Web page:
His arrest and the accusation that an active duty Capitol Police officer was trying to obstruct the investigation into the attack is particularly notable because many of his colleagues were brutally beaten in the insurrection. The riot left dozens of police officers bloodied and bruised as the crowd of pro-Trump rioters, some armed with pipes, bats and bear spray, charged into the Capitol, quickly overrunning the overwhelmed police force.
Texas residents rip teachers on Holocaust remark: 'There are not two sides to a genocide'
Jewish residents in Southlake, Texas, were among 50 plus who took offense to the district's "two sides" to the Holocaust stance at a board meeting.Jake Berman was among more than 50 community residents and former students who criticized the school district after its top administrator, Gina Peddy, last week advised teachers in a meeting to provide students with books that covered "opposing" perspectives of the Holocaust. Peddy was citing a Texas law that requires teachers to provide students with multiple perspectives when discussing controversial topics.
One officer was beaten and shocked with a stun gun repeatedly until he had a heart attack; another was foaming at the mouth and screaming for help as rioters crushed him between two doors and bashed him in the head with his own weapon.
More than 600 people face charges in the Jan. 6 attack, in which a mob loyal to then-President Donald Trump stormed the Capitol, battled police and tried to stop the certification of the election victory for President Joe Biden.
Video: Four former Trump aides subpoenaed in Jan. 6 Capitol riot investigation (NBC News)
scores of rioters flaunted their participation in social media posts that bragged about their ability to get inside the Capitol. But then many started realizing it could be used as evidence and began deleting it.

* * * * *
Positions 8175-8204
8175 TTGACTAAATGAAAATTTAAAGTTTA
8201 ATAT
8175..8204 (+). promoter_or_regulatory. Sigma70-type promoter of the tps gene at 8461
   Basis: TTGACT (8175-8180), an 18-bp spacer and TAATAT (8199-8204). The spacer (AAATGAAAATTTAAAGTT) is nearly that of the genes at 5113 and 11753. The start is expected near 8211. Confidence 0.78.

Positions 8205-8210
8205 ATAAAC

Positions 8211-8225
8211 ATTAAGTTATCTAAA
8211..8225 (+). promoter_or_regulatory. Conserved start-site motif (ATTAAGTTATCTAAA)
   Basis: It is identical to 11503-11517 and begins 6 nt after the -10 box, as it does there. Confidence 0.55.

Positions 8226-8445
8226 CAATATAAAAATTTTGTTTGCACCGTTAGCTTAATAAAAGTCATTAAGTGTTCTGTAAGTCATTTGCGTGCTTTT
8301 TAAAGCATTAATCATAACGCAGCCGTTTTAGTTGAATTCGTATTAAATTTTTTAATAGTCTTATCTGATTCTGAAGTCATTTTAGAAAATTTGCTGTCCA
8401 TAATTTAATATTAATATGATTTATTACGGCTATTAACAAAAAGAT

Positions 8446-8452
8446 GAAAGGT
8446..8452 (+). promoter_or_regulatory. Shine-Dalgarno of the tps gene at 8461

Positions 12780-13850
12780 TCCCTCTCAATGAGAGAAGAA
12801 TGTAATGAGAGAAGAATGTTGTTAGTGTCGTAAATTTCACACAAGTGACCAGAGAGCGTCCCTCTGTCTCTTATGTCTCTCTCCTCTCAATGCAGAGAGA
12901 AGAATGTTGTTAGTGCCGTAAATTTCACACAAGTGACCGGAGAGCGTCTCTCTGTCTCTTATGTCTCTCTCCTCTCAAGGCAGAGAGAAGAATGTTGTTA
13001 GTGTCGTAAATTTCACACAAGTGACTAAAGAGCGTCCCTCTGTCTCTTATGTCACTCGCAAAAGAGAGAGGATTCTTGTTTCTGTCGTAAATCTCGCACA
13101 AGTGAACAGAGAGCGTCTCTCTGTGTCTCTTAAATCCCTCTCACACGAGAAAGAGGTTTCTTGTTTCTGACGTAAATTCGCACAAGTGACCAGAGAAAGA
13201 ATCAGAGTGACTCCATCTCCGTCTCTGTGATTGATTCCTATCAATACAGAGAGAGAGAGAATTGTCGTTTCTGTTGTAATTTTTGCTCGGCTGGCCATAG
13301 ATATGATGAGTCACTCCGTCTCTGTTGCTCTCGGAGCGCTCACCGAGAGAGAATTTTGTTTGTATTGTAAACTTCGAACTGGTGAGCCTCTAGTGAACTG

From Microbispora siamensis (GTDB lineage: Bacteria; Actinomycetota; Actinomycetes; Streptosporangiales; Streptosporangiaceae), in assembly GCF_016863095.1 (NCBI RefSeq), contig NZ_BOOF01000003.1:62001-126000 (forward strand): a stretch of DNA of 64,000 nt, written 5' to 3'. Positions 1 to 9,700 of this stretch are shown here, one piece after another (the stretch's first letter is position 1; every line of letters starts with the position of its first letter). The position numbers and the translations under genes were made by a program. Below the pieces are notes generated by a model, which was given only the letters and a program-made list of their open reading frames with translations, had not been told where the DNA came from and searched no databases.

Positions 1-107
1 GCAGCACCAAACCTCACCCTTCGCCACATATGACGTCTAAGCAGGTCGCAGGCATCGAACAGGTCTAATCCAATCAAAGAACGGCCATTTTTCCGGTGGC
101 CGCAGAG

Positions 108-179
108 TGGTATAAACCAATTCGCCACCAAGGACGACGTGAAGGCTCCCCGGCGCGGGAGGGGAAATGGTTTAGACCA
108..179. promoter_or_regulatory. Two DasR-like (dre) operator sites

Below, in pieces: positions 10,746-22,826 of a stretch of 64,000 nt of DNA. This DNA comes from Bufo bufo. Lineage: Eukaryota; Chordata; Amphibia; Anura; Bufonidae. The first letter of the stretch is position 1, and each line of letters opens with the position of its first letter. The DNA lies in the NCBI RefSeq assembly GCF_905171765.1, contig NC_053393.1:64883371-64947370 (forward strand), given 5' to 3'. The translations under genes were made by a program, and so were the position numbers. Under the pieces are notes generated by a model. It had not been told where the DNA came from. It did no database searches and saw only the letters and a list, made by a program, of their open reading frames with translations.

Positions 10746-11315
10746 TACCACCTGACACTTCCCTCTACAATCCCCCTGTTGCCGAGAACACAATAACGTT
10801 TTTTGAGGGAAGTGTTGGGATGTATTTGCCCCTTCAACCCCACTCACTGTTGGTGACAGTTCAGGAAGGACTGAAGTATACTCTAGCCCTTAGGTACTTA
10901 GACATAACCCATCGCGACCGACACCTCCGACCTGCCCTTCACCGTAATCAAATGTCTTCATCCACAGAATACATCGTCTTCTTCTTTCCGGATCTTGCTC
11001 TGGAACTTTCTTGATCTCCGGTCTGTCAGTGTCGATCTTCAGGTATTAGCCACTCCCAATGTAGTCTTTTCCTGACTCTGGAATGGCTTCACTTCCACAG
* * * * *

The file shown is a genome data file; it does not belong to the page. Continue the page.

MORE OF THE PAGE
Anhas found that at least 49 defendants are accused of trying to erase incriminating photos, videos and texts from phones or social media accounts documenting their conduct as the pro-Trump mob stormed Congress and briefly interrupted the certification of Democrat Joe Biden’s election victory.
Capitol Police officer pleads not guilty to Jan. 6 obstruction of justice charges
A U.S. Capitol Police officer charged with attempting to help a rioter after the Jan. 6 attack at the U.S. Capitol pleaded not guilty in a federal court appearance on Tuesday in Washington. © Provided by Washington Examiner Capitol Police officer Michael A.
Experts say the efforts to scrub the social media accounts reveal a desperate willingness to manipulate evidence once these people realized they were in hot water. They say it can serve as powerful proof of people’s consciousness of guilt and can make it harder to negotiate plea deals and seek leniency at sentencing.
Riley told the rioter that the scene was a “total s---show.” “I’m glad you got out of there unscathed. We had over 50 officers hurt, some pretty bad,” the officer wrote, according to the complaint.
When the rioter said through messaging that he didn’t think he’d done anything wrong, Riley responded, according to court papers: “The only thing I can see is if you went into the building and they have proof you will be charged. You could always articulate that you had nowhere to go, but that’s for court.”
Later in January, after two had discussed their love of fishing, Riley told the man to get off social media.